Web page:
Off-road motorcycle update

February 10, 2012
Off-road motorcycle

Last year, the state Legislature passed a law allowing individuals to register motorcycles manufactured for off-road use as street-legal motorcycles if specific safety equipment is installed and inspected by a Washington licensed motorcycle dealer or repair shop. This month, DOL started accepting these new registrations and also notified about 600 owners of off-road motorcycles that were improperly registered as street-legal motorcycles that they will have to complete the inspection process to retain a street-legal registration for their motorcycle.

After being alerted by motorcycle owners about errors in the system, we looked carefully at all potential sources of data available to determine whether a motorcycle should be classified as off-road or street legal. We found there is no way for us to reliably determine the manufacturer’s intended use for some of our state’s motorcycles.

Because of this data issue, DOL will allow motorcycles currently classified as street legal to remain street legal. We have sent letters to 600 affected motorcycle owners to notify them that they can renew their tabs normally.

The owners of off-road motorcycles that are not currently registered as street legal will still be required to complete the inspection process under RCW 46.16A.435 if they wish to convert their motorcycle for street use. 

All owners of off-road motorcycles that have been modified and licensed for street use will be responsible to make sure their motorcycles have all of the safety equipment required under state law and that it is in proper working order whenever the motorcycle is operated on public roads. If the required equipment is missing or not functioning properly, the rider can be stopped and cited by law enforcement officers.

Some drivers fooled by third-party license renewal offers

February 8, 2012

Several websites targeting drivers across the country are promising easy online driver license renewals, but appear to be delivering little except credit card charges.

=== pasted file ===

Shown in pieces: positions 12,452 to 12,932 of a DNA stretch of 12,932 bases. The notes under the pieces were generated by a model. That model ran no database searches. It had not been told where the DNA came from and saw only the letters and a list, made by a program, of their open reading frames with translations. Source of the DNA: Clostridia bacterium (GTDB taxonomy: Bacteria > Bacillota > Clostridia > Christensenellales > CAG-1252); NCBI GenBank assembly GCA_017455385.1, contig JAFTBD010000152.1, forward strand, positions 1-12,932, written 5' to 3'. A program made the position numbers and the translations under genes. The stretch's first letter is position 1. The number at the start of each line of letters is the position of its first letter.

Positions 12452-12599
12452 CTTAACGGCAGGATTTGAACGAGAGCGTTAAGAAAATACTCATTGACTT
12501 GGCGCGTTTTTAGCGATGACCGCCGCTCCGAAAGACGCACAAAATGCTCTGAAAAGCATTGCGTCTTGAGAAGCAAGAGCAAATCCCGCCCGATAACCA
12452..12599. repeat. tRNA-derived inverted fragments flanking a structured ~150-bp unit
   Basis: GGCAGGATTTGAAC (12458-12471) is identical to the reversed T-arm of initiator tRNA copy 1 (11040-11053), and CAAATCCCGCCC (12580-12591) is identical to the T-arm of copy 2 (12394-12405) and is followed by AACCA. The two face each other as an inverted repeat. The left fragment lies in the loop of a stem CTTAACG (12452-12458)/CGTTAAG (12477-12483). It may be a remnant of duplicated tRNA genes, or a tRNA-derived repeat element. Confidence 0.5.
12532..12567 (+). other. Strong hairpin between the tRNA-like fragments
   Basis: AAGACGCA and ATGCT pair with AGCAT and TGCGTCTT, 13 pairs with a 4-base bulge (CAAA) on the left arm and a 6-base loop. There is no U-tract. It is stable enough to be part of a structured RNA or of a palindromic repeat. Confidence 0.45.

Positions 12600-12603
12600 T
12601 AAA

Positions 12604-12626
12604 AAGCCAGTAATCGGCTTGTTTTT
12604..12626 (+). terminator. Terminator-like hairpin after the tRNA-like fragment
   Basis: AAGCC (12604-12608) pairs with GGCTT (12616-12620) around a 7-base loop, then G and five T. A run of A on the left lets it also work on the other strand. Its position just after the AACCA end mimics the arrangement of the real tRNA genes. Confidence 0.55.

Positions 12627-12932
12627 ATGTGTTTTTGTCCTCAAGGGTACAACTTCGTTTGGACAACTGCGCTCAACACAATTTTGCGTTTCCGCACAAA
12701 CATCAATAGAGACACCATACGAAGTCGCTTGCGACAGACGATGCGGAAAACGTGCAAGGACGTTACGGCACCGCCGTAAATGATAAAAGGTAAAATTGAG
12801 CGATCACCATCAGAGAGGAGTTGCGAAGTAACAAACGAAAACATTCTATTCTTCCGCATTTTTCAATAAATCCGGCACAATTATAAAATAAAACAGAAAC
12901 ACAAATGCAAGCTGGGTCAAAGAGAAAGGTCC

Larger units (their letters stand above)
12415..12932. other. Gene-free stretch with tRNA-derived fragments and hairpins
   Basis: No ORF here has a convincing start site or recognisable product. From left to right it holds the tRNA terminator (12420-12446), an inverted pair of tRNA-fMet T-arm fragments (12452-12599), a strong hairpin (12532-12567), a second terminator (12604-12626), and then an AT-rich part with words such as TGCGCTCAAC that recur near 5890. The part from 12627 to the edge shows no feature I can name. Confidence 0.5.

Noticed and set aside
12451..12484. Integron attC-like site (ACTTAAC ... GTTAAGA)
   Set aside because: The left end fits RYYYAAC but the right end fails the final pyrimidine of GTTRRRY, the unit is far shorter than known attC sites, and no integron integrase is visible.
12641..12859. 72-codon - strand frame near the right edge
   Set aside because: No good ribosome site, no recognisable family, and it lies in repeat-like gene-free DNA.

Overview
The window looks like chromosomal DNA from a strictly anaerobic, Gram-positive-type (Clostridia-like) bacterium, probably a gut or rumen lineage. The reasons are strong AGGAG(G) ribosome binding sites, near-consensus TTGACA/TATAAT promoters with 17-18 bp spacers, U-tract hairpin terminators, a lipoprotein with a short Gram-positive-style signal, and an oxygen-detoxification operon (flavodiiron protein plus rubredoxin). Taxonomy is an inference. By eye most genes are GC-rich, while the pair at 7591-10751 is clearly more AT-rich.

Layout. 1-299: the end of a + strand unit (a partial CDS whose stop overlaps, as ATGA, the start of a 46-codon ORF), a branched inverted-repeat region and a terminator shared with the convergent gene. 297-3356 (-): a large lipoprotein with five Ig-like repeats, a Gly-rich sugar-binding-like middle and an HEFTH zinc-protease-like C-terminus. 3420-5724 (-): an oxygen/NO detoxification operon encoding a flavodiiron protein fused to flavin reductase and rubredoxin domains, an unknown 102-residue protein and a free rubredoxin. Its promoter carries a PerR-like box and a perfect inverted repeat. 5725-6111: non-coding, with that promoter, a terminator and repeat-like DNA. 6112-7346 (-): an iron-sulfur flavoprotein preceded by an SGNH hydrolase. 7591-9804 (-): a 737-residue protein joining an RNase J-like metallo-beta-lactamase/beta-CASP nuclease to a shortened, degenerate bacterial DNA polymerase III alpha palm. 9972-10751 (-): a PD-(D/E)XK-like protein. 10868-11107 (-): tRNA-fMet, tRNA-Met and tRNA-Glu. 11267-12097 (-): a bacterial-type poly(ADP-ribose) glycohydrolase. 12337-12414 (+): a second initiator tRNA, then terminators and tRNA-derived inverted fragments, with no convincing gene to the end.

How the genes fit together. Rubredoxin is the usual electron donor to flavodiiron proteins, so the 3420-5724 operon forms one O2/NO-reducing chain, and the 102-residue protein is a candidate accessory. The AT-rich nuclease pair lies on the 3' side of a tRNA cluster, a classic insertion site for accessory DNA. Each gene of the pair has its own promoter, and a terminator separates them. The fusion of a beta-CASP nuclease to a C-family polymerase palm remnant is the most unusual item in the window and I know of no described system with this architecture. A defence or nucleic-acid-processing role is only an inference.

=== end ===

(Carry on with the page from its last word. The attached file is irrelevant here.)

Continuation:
These companies, which appear to be located in foreign countries, are using paid advertising results on the major Internet search providers like Google and Yahoo to lure customers away from the official Department of Licensing (DOL) website. This is leading to extra fees paid to unknown companies who appear to be offering little more than services already available for free using the official DOL website.

Customers have reported these sites are charging as much as $35 dollars for “customer service” assistance in renewing a driver license. In addition many of these customers suspect these sites have sold their personal information to others for marketing purposes.

DOL posted a video on YouTube this week explaining that these websites are not associated in any way with DOL.

Doing business online with DOL and other government agencies is fast, easy and secure, but know these simple tips to make sure you are doing business with us and not an imitator:

  • Access to DOL information and forms is free on the DOL website.
  • Whenever you look at search results, keep in mind that the first several results may be paid advertising. Don’t just click on the first link; take a moment to examine your search results and pick carefully. If you need to do business with DOL, choose one that includes our “” domain in the website address.
  • Take time to read the fine print. These sites are taking advantage of the fact that people seldom read disclaimers on websites.